I

Black messenger, 
take the road you’ve deserted,
go back to see your flowers buried.
Leave this place, daughter of the wind,
go back to the grave of flight.

 

Amo xchiua

Amo xkisa ,
amo xmotlalo,
amo xtlanemile.
In ikxiojtin kimpiyaj intlapijpixkauan
uan ijtokaj tlakaajakamej,
siuakojkoltsitsintin
niman xochikokonej.

Amo xchoka, 
amo xuetska,
amo xmijyote.
Kampa tla timijyotsia poliuis tlaltipaktle,
tlaltipaktle kan chantej toniuan uan tlachistokej,
tlaltipaktle uan ijkatok ipan se miktlaltipak.

Amo xtlanemile, 
amo xisteuetska,
yamok xtlajkuilo, 
xkinkauile san noyajuamej matlajtokan tonaltsitsintin. 

 

Recommendation

Do not go out,
don’t speak, 
don’t think.
On the paths you take are spies,
called men-wind
women-grandmothers
and children-flowers.

Do not cry,
don’t laugh,
don’t breathe.
If you breathe it will be lost, this seeming-world
of the living,
built over a land of the dead.

Do not think,
do not smile,
stop your writing:
let the present speak for itself.

 

Intajtsitsiuan ayotsitsintin no uelej patlanej

Uelej patlanej inkuatipan sokitlalkontin
inkuatipan miktlalkontin
Uelej patlanej inkuatipan tepossayolimej
Ipan ojtin techichikuitoltikej niman xalyojkej
Uelej kinyekana miyakej ayotsitsintin 
Chikauak oyouaj kampa xaka najnauate
Kitekotonaj on tlatsakuajle kampa nemej
on tekapotschichetsopilomej uan kamelauak texipaltikej

Intajtsitsiuan ayotsitsintin no kimpiyaj
inmastlakapaluan
Inmastlakapaluan uan amo kaman siouej
Inmastlakapaluan uan melauak yolchikajkej 
niman tlamachaj ika tonajle niman ika yeuajle

Intajtsitsiuan ayotsitsintin no uelej nejnemej
Nejnemej ixtlapojtiuej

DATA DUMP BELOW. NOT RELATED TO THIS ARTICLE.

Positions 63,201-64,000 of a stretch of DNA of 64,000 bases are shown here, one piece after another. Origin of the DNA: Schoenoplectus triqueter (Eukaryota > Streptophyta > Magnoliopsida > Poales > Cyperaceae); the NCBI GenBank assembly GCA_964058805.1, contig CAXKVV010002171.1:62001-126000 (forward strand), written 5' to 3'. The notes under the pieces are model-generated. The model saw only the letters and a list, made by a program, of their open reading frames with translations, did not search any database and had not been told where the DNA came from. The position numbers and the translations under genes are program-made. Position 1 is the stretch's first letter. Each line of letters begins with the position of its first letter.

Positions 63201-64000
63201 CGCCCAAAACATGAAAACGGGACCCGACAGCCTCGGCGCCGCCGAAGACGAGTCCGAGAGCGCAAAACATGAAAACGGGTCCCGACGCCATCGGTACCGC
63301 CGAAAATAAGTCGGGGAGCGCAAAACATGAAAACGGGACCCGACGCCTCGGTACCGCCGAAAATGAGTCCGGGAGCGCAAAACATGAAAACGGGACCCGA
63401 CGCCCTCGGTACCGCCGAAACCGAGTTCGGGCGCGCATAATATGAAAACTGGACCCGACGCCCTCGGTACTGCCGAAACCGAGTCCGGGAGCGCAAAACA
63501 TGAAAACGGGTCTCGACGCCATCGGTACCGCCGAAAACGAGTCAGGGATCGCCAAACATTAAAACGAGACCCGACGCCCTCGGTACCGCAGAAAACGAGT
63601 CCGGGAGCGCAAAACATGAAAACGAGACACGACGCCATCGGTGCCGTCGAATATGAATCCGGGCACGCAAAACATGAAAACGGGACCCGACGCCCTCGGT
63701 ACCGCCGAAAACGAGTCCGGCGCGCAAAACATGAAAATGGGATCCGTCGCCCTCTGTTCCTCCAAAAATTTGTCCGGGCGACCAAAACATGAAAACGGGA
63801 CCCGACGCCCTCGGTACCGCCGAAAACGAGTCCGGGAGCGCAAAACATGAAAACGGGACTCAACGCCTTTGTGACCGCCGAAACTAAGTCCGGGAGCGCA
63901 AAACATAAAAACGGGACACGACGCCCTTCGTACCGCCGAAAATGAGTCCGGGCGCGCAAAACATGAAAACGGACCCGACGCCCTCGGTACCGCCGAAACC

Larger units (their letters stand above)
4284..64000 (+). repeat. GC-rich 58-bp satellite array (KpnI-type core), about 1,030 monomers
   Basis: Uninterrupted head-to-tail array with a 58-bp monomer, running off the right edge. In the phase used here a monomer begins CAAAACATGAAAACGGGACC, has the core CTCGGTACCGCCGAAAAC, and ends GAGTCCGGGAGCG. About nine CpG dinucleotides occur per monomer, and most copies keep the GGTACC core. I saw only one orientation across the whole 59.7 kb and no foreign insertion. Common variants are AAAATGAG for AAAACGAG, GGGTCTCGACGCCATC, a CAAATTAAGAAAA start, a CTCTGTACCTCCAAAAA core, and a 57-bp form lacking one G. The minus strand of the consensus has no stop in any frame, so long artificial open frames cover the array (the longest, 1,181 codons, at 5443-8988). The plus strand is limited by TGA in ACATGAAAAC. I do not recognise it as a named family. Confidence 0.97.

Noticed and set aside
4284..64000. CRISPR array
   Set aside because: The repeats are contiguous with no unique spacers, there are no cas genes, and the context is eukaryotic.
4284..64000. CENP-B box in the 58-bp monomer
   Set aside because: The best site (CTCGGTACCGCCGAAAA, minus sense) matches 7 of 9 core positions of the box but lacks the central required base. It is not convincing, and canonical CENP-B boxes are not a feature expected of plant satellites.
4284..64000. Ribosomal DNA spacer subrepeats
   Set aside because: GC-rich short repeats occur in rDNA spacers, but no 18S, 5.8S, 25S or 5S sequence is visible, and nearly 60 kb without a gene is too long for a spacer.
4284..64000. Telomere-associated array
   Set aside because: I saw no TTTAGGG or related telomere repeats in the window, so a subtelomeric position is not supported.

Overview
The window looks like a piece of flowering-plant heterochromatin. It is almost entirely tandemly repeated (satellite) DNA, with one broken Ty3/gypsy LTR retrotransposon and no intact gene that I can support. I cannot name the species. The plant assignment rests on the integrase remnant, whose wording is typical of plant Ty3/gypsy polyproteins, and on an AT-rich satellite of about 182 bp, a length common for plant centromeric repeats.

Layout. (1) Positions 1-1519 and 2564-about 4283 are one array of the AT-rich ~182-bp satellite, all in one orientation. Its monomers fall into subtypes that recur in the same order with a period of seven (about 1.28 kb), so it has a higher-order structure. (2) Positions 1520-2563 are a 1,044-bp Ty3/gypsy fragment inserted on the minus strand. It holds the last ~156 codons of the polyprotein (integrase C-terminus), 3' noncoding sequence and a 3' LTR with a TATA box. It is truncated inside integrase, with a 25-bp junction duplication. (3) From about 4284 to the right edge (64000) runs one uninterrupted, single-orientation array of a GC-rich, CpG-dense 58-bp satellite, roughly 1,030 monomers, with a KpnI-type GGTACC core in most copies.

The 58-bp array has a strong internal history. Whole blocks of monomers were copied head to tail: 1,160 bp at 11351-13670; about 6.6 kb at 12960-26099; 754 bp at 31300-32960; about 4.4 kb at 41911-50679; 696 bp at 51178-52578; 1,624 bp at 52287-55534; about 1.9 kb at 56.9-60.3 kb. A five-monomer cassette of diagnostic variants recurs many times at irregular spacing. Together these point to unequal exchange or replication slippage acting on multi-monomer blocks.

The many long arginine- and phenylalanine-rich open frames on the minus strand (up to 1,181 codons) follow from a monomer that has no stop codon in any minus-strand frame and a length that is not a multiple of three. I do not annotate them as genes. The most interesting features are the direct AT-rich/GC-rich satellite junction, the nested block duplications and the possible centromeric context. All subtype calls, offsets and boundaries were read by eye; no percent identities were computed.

nejnemej ixkualantiuej
maske tej nochojchokaj
ueye kinajmanchiua on uitstsintle
uan tlalaktok tlatlajko inyolo

Intajtsitsiuan ayotsitsintin tlakuiteuaj
Tlakuiteuaj kampa kitlasojtlaj inyesyojtsin
kampa kintlasojtla insiuatsitsiuan
kampa kintlasojtlaj inkoneuan
Amo kinokauiliaj inka manomapojpouakan
intlaluayotsitsiuan 

Intajtsitsiuan ayotsitsintin no melauak apismikej 
Kinekisiaj kiminextisiaj inkonetsitsiuan
Kinekisiaj kinkitskisiaj, kintenkuasiaj, kinnapalosiaj
Ipal on tlamantle tej amo nokauaj, kintemouaj 
niman kintemouaj ipan inauiuilakachuan on ueyeatl 
atlanelouaj ipan inayeualuan on tetojtomaktikej
tsopilokotsmatiltin
uan xtla kimatej, uan amo itla kinkokoua

Intajtsitsiuan ayotsitsintin no omesempoaltin iuan yeimej
ome sempoaltin iuan yeye tlakamej uan nomateketsaj
ome sempoaltin iuan yeye tlakamej uan tsajtsej ika yekpakilistle
ome sempoajle iuan yeye
ome sempoajle iuan yeye 
ome sempoajle iuan yeye… 

 

The Parents of Turtles Also Know How to Fly 

To fly over swamps
and hidden mass graves
To fly beyond the noise of the iron flies
Fly over highways, winding and sand-covered
To steer thousands of turtles
To shatter and mock the silence
To tear down the fences 
of hungry buzzard-dogs. 

The parents of turtles also have wings
Wings of tireless breath
Wings of strength to survive
the waiting, under the days and nights.

The parents of turtles also know how to walk
To walk with a head held high
with a look full of rage 
in spite of the tears
in spite of the thorn
lodged in the core of their heart.

The parents of turtles also know how to fight,
To fight for their blood
for their wives
for their children 
To defend human dignity 
at its roots    
The parents of turtles are also hungry
Hungry to find their children 
Hungry to touch and kiss them, to hold them, to be able
to yell with them, to create echoes 
That’s why they swim and keep swimming
across whirling oceans 
across lakes of penguins fat
and inhuman 
The parents of turtles are also forty-three 
forty-three fists in the air
forty-three screams of hope 
cuarenta y tres
cuarenta y tres
cuarenta y tres… 

Translated by Whitney DeVos

Languages

Mario Bellatin
Number 13

In our thirteenth issue, we feature two innovative, hard-to-define figures of Latin American letters: from the present, Mexican writer Mario Bellatin, and from the past, Chilean writer Juan Emar. Together with these authors, we highlight Latin American theatre for the first time with a script by Ramón Griffero, Nahuatl-language poetry by Martín Tonalmeyotl, plus interviews, book reviews, exclusive previews, and more from writers including Rosario Castellanos, César Aira, and Salgado Maranhão.

Table of Contents

Editor's Note

Featured Author: Mario Bellatin

Dossier: Juan Emar

Interviews

Fiction

Brazilian Literature

Indigenous Literature

Theatre

Poetry

Translation Previews and New Releases

On Translation

Nota Bene